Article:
At the end of August it was time. Now it would become clear whether the first interim goal of the PASCAL project would be achieved. This goal was to make the project and the scientific expertise behind it known to the African scientific community. To tell people what Jülich research, and that of its partners, stands for and what we are planning when, how, where and, above all, WHY.

Even though PASCAL is primarily a research marketing project that aims to initiate a science bridge between Forschungszentrum Jülich and African partners, the question is justified: why are we putting all this effort into the project and what will the participants get out of it at the end of the day?

PASCAL aims to teach young African scientists how coupled terrestrial simulation models may contribute to safe and sustainable food production. In practice, this will be done through two specific training courses: a training course on High-Performance Computing (HPC) in terrestrial systems and a hackathon focusing on HYDRUS, a software that can be used for analysis of water flow, heat and solute transport in variably saturated porous media – which means: in soils. The participants are to be enabled to conduct the analyses independently using powerful ‘supercomputers’ (HPC), to subject the results to a sound scientific evaluation and to derive new or improved management strategies for the agricultural sector. Coupled models can be used, for example, to simulate the flow of water from the soil through the plant into the atmosphere. The results can then be used to calculate how much water an agricultural crop needs in view of the predicted climate change.

Wow: 124 of the 183 applicants (excluding the applications sent by bots) applied for a travel grant. The total amount applied for: 132,000 euros!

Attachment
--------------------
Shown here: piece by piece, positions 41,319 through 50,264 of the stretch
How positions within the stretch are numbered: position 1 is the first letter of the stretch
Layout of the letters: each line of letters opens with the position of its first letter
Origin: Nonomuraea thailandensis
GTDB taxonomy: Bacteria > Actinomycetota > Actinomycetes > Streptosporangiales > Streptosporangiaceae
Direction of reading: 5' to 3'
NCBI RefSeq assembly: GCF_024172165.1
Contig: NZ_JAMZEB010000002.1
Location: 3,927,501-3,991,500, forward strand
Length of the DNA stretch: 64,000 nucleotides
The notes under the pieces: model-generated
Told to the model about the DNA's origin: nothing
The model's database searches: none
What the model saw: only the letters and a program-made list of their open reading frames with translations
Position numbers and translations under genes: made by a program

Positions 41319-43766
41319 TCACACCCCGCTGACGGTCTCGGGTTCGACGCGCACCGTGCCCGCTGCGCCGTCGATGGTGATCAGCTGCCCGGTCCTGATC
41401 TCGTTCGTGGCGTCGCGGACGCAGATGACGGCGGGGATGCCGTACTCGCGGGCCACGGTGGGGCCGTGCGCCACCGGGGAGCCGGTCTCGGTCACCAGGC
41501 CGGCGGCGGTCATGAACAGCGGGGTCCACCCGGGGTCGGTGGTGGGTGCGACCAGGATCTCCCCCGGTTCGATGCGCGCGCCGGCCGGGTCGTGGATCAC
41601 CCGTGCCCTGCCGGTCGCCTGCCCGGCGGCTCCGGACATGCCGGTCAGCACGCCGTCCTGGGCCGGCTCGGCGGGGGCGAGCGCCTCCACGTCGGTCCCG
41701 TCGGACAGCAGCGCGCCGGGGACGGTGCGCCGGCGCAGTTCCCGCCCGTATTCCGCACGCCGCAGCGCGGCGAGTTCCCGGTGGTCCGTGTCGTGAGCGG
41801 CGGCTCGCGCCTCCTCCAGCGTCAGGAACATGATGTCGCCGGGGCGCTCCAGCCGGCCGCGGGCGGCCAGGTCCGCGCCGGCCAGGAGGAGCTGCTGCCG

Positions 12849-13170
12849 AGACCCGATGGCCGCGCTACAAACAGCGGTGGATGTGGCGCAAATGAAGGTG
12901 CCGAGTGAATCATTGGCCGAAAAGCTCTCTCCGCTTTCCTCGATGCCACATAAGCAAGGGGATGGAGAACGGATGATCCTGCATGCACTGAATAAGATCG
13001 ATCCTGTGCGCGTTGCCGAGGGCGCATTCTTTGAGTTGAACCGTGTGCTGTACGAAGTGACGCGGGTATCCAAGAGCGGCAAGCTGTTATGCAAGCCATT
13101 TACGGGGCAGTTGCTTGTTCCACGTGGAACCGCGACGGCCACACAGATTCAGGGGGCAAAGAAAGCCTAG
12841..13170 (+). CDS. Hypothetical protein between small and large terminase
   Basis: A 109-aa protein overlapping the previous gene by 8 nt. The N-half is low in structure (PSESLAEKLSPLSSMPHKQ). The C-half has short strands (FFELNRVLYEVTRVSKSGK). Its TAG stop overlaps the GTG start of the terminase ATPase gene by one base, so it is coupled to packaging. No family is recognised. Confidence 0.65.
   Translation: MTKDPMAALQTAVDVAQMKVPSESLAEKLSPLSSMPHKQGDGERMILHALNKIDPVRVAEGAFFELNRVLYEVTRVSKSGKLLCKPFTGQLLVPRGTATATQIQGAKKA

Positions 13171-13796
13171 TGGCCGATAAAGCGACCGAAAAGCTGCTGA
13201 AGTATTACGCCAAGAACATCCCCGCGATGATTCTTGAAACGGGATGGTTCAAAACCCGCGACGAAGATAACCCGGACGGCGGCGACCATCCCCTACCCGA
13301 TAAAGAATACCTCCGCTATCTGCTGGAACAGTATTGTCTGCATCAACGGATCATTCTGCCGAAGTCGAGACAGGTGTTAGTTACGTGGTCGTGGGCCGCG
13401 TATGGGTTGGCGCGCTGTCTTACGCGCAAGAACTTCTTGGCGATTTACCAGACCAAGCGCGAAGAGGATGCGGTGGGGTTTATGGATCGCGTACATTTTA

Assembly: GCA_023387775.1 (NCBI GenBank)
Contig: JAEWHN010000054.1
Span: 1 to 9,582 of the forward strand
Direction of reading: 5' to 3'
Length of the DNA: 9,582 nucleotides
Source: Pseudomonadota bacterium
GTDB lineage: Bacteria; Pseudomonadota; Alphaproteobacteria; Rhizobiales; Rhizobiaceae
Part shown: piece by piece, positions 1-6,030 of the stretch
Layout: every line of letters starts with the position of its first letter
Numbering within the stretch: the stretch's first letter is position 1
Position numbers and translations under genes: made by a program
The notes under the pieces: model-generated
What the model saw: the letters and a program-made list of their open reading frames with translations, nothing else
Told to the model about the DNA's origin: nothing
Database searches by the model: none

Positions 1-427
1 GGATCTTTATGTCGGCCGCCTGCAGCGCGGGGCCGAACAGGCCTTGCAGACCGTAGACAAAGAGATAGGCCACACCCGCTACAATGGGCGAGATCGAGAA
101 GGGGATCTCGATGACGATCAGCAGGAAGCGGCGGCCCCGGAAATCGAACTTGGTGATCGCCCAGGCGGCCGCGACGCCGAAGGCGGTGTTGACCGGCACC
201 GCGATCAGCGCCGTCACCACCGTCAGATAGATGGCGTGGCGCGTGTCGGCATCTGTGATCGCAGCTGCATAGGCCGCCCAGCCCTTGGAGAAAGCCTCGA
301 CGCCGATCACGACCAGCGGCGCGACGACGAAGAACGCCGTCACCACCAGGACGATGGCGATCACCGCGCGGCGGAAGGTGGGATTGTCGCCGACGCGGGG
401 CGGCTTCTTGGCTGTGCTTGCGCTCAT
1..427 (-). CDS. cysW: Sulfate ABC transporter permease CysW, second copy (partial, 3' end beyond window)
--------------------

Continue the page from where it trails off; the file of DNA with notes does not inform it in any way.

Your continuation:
When I switched on my notebook in the morning routine on September 3rd and opened the e-mail programme, 204 applications from all over Africa awaited me! After deducting various bot applications, there are 183 applications left. This is really an impressive number and I have to admit that I would have been satisfied with a smaller number in view of the upcoming work! For the PASCAL project, however, it is a complete success. Interim goal achieved! 183 scientists of different career levels (undergraduate students, doctoral candidates, lecturers, professors, heads of institutes, etc.) have applied for one of the only 30 available course places until August 31, 11:59 pm. This shows that we have really hit the bull’s eye with our assessment and that there is a great need for training courses in the field of HPC in Africa. The side programme, in which colleagues inform about the possibilities Germany offers for studying, doing a doctorate or working as a scientist, also met with great interest.

So who is offered a course place? Every colleague certainly weighted different criteria more or less strongly when reviewing the applications. For me, the motivation of the applicants was the first priority. It took me about three and a half working days to read all the letters of motivation. In particular, it was important to me that the content of our training courses matches the applicants’ CVs perfectly, i.e. who is likely to benefit most from courses? Another important aspect with regard to this single event: Can the applicants act as multipliers, i.e. can they pass on what they have learned during the PASCAL week to their colleagues? Geographical distribution: It was also clear that the participants should come from as many different countries as possible. In total, we received applications from 23 African countries. Some more applications we got from India, the Netherlands, Pakistan, Taiwan and: Germany. And finally: 124 people applied for a travel grant. The total amount applied for: 132,000 euros! Another challenge, as only 5,000 euros are available for grants.

In the end, we agreed on 33 applicants to whom we have offered a place in the meantime. Incidentally, the proportion of women is 39%, which is a good ratio for the geosciences compared to German conditions. Over the next few days, it will become clear who will confirm its place or whether someone from the list of successors will be happy.

Daniel Felten

About Daniel Felten

Daniel Felten once was a biogeographer and soil scientist. Seven years ago, he swapped the field for a desk and has since then been involved in research management. He is heading Geoverbund ABC/J’s coordination office, located at the Agrosphere Institute at FZJ, since 2014.

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